Frequently Asked Questions
Q - What is a Sex Offender Therapist
A - Therapist working and interested in working in this field will be providing services to individuals who have sexually acted out in an inappropriate manner. The title itself can be deceiving as not every individual referred will be a “sex offender” as defined legally. The sex offender therapist should be prepared to work with individuals and their families in a broader sense; such as,
- Healthy Sexuality
- Sexual Contact with Animals
- Sexual Contact with Children (adult and child on child cases)
- Sexual Contact with Other Family Members
- Sexual Assault and Battery
- Child Pornography
- and other inappropriate sexual behaviors
Q - How are clients referred to treatment?
A - The vast majority will be court ordered to attend and are referred through probation. The minority may be referred from Children’s Services, Diversion Programs (court or state attorney), and Civil Court.
- If you are in private practice, some individuals who have finished probation may seek you out for continued services.
- Attorney’s both for Prosecution and Defense may refer individuals for forensic evaluations.
Please note- The nature of sex offending will almost always lead to a report to children services and/or law enforcement. The expectation of working with this population should be understood clearly. 90 % of this population, if not more, will be mandated by an entity.
Q - Should I already be working with sex offenders before taking this program?
A - No. While it is not necessary for therapists to be actively working with Sexual Offenders, it may be helpful. Each State has its own requirements in order to hold oneself out as a qualified practitioner to work with Sex Offenders. For example, The State of Florida requires 2000 post degree hours of supervision. The initial 50, a qualified supervisor must be present during the evaluation/risk assessment or treatment. All 2000 hours must be with sexual offenders. It is important to know what your State requires.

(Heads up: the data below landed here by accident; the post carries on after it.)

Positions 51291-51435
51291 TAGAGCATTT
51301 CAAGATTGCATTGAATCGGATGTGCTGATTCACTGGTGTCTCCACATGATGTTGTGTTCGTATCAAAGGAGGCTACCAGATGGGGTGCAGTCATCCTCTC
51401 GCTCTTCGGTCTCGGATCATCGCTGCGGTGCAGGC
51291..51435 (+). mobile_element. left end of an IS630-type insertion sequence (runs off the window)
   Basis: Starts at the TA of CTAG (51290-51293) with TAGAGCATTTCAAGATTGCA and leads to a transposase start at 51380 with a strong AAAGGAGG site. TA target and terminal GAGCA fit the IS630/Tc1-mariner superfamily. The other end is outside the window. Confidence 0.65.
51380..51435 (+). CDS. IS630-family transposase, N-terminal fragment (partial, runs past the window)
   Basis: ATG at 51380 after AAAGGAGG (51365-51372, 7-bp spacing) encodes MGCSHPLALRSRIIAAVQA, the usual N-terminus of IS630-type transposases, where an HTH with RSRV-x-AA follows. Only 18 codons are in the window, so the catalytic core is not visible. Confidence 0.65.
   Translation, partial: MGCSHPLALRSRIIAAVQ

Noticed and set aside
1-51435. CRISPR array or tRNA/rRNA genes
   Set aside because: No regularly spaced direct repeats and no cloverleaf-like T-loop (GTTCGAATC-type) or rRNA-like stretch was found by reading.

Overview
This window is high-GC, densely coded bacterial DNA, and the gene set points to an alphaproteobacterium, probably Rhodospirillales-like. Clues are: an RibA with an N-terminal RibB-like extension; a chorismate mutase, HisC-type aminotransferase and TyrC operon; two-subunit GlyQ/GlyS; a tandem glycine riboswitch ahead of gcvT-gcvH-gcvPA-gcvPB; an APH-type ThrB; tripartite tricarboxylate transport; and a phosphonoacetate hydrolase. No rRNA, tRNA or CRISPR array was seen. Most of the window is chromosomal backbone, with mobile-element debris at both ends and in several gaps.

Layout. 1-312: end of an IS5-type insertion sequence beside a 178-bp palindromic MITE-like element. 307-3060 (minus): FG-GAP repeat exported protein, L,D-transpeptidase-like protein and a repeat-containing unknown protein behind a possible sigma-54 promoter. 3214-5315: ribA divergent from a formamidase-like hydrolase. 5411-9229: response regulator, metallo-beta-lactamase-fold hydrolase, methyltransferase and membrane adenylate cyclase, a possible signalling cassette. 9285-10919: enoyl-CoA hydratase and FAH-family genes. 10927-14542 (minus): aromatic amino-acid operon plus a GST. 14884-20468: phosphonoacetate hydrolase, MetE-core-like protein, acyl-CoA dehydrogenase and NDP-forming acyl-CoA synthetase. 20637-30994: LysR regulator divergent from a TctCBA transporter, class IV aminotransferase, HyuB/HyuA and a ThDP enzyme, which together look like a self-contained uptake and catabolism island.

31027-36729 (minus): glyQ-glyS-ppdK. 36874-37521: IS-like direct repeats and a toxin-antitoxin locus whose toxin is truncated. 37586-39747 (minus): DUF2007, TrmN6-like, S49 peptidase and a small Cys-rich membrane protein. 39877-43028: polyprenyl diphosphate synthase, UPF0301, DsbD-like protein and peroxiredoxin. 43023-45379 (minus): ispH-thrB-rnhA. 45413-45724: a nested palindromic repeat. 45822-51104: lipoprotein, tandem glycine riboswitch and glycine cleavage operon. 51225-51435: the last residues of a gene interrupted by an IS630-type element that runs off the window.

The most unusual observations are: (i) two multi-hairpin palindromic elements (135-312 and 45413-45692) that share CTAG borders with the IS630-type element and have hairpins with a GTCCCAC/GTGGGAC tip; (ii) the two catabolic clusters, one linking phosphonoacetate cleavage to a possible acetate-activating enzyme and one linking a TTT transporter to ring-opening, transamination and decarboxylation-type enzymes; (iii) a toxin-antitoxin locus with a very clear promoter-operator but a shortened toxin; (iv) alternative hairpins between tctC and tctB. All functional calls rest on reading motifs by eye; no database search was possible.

Q - If I live in Florida and do not have my 2000 hours, am I still able to work with Sex Offenders? How do I become a Certified Sex Offender Therapist?
A - Yes. Under supervision. Once you completed your hours, you are no longer required to be supervised.
- Please note- There are some Federal Contracts (in Florida) in which you are required to have completed all hours before working with Adult Sex Offenders.
Therapists taking this program will be certified as meeting all Florida Statutorily required classes- Additional Supervision Hours Apply for Florida
If a therapist is coming from another State, they will receive certification having completed the most current researched and evidenced based classes. Therapists who complete this program in its entirety will be a Certified Sex Offender Therapist. It is important to note; Therapists must follow their respective State laws to hold themselves out as a sex offender therapist without supervision.
* Certifications do not qualify for NBCC credits.